Kōrero: Overseas trade policy

Whārangi 3. The post-war economy

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General Agreement on Tariffs and Trade (GATT)

Talks held in 1948 established the General Agreement on Tariffs and Trade (GATT). This was a broad agreement amongst participating countries to negotiate reductions in barriers to world trade. New Zealand was one of 23 foundation members. For New Zealand the promise of GATT was that trade in agricultural produce would be freed up. This would make New Zealand produce cheaper overseas, and so more people would purchase it.

There were nine GATT ‘rounds’, beginning in 1947. The first six (up to 1967) mainly tackled manufacturing tariffs, and agriculture was seen as a sideline. In fact, in 1955 the US secured a waiver from the GATT’s already weak agricultural provisions.

Butter for buses


Economic historian John Singleton summed up New Zealand’s dependence on trade with Britain after the Second World War: ‘New Zealand had a trading relationship in which butter and lamb were effectively swapped for Vickers Viscounts and Leyland buses.’1


Britain remains important

New Zealand’s major trade focus continued to be protecting its access to the British market. From 1944, with its own food resources severely depleted, Britain again committed itself to buying New Zealand’s exportable surplus of meat, butter and cheese. The agreements were renegotiated for seven years in 1948. However, bulk purchasing ended a year early, in 1954, as production recovered in the UK. The circumstances of the 1930s returned – New Zealand was anxious for secure access to the British market.

British imports

Britain also remained an important source of New Zealand’s imports. In the 1950s more than 50% of New Zealand produce received no preferential treatment in Britain, yet 90% of British goods got preferential treatment in New Zealand.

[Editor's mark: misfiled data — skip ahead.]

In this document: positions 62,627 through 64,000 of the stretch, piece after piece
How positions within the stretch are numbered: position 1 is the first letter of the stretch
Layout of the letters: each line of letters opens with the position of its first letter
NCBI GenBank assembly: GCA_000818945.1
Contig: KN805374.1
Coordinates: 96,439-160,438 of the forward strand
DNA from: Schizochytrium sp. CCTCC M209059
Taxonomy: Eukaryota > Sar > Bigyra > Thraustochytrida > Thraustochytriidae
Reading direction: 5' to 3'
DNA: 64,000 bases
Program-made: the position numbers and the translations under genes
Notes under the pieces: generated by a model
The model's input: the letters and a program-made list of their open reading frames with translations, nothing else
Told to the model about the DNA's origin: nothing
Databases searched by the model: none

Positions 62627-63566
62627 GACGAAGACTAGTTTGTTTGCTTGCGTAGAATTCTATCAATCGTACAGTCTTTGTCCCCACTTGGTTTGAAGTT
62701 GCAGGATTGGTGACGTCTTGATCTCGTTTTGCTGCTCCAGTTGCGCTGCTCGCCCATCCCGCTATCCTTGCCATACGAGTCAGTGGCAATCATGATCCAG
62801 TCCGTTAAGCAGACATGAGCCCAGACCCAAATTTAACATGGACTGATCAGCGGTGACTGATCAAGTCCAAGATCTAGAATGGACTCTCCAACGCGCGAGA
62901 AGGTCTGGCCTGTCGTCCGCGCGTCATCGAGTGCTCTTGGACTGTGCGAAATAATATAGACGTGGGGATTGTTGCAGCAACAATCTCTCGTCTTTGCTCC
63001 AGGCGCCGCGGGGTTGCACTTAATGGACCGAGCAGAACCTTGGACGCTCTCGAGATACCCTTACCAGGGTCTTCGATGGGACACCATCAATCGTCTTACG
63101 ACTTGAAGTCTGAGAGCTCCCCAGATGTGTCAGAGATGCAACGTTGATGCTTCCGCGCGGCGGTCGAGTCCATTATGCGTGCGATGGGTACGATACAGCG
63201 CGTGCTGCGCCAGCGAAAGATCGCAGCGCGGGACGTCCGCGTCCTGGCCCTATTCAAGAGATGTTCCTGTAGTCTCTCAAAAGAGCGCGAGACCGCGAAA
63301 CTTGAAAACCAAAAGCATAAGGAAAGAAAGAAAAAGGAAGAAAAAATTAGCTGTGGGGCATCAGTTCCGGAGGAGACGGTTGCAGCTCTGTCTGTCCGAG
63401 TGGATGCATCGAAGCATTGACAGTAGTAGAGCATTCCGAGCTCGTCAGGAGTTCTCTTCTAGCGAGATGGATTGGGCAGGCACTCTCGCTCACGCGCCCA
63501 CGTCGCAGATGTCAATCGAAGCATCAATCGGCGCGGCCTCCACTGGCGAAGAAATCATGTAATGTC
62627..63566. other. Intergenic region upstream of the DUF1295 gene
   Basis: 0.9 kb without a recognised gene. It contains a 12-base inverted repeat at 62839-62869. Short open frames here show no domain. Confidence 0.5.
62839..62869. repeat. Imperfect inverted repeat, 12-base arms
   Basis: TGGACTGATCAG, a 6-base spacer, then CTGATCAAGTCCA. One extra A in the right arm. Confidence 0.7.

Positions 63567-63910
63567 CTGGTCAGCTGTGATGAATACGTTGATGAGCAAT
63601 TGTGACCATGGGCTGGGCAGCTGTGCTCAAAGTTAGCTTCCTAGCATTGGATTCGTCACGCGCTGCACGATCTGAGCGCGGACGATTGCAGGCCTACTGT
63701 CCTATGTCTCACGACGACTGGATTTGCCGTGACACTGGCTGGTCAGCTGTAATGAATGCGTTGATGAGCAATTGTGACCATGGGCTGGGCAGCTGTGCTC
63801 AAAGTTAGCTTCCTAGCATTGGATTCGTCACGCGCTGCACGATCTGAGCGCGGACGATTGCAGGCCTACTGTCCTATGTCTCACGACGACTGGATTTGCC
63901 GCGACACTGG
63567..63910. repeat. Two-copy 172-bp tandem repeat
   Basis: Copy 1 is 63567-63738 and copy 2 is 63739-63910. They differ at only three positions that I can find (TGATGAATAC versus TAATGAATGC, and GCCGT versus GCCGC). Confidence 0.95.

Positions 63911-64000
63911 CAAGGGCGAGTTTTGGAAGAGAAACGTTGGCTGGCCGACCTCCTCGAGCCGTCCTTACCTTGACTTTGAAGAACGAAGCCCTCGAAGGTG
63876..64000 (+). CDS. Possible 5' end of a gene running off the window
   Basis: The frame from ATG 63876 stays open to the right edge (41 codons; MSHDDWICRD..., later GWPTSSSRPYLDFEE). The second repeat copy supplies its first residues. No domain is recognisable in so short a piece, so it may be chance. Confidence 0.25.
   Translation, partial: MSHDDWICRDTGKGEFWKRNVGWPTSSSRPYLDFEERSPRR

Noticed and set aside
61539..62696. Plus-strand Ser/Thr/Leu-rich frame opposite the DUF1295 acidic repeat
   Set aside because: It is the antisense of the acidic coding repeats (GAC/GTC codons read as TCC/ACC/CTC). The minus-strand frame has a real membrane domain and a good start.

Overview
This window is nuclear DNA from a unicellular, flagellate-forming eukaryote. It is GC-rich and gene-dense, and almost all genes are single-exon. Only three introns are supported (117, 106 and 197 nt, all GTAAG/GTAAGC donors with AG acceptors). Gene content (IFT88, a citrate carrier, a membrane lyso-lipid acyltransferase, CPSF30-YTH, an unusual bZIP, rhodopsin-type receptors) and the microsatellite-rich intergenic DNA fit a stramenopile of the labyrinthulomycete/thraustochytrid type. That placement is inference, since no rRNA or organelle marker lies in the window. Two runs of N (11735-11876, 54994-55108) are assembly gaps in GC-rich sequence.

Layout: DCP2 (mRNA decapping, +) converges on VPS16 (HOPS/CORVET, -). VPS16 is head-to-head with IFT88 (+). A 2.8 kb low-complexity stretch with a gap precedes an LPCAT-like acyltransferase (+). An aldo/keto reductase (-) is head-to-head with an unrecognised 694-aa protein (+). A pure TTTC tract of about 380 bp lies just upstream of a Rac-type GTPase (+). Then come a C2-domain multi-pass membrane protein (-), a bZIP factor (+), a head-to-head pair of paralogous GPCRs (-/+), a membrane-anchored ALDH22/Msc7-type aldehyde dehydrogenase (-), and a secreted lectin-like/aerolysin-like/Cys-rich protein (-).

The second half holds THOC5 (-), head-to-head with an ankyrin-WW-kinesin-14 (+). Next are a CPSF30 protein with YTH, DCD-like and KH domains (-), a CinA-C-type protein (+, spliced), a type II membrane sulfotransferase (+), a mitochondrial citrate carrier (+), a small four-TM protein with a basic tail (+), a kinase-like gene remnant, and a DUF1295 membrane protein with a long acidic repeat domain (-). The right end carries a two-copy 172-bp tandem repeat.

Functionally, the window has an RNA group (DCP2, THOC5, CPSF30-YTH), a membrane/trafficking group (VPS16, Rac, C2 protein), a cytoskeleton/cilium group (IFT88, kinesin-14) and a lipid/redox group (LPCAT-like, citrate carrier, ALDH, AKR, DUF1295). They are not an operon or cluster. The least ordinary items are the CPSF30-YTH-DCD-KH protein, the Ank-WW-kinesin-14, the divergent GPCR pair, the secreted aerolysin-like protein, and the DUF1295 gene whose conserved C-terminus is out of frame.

In 1958 New Zealand negotiated an agreement that gave it the option to reduce the preferential treatment given to British imports. However, it did not use this option because it feared losing market access, and high levels of preferential treatment for British imports continued until the late 1960s. The net benefit of this arrangement to Britain in the early 1960s has been estimated at $540–$617 million per year (in 2008 terms).

New markets

Nonetheless, New Zealand did look for new markets. A market for meat was developed in the US, and in 1958 New Zealand signed a trade deal with Japan. In return for lower tariffs on Japanese imports and removal of other trade barriers, New Zealand received concessions for its exports of wool and meat to Japan. In 1965 New Zealand signed a free trade agreement with Australia, the first significant agreement since 1922. It worked for some products, such as cars from Australia and carpets from New Zealand, because those products didn’t threaten domestic industries in the other country. However, most other products were more politically fraught. Vested interests on both sides of the Tasman ensured that little progress was made in freeing up trade.

Kupu tāpiri
  1. John Singleton, ‘New Zealand, Britain and the survival of the Ottawa Agreement, 1945–77.’ Australian Journal of Politics and History 43, no. 2 (1997), p.178. Back
Me pēnei te tohu i te whārangi:

Chris Nixon and John Yeabsley, 'Overseas trade policy - The post-war economy', Te Ara - the Encyclopedia of New Zealand, http://www.TeAra.govt.nz/mi/overseas-trade-policy/page-3 (accessed 13 August 2020)

He kōrero nā Chris Nixon and John Yeabsley, i tāngia i te 11 Mar 2010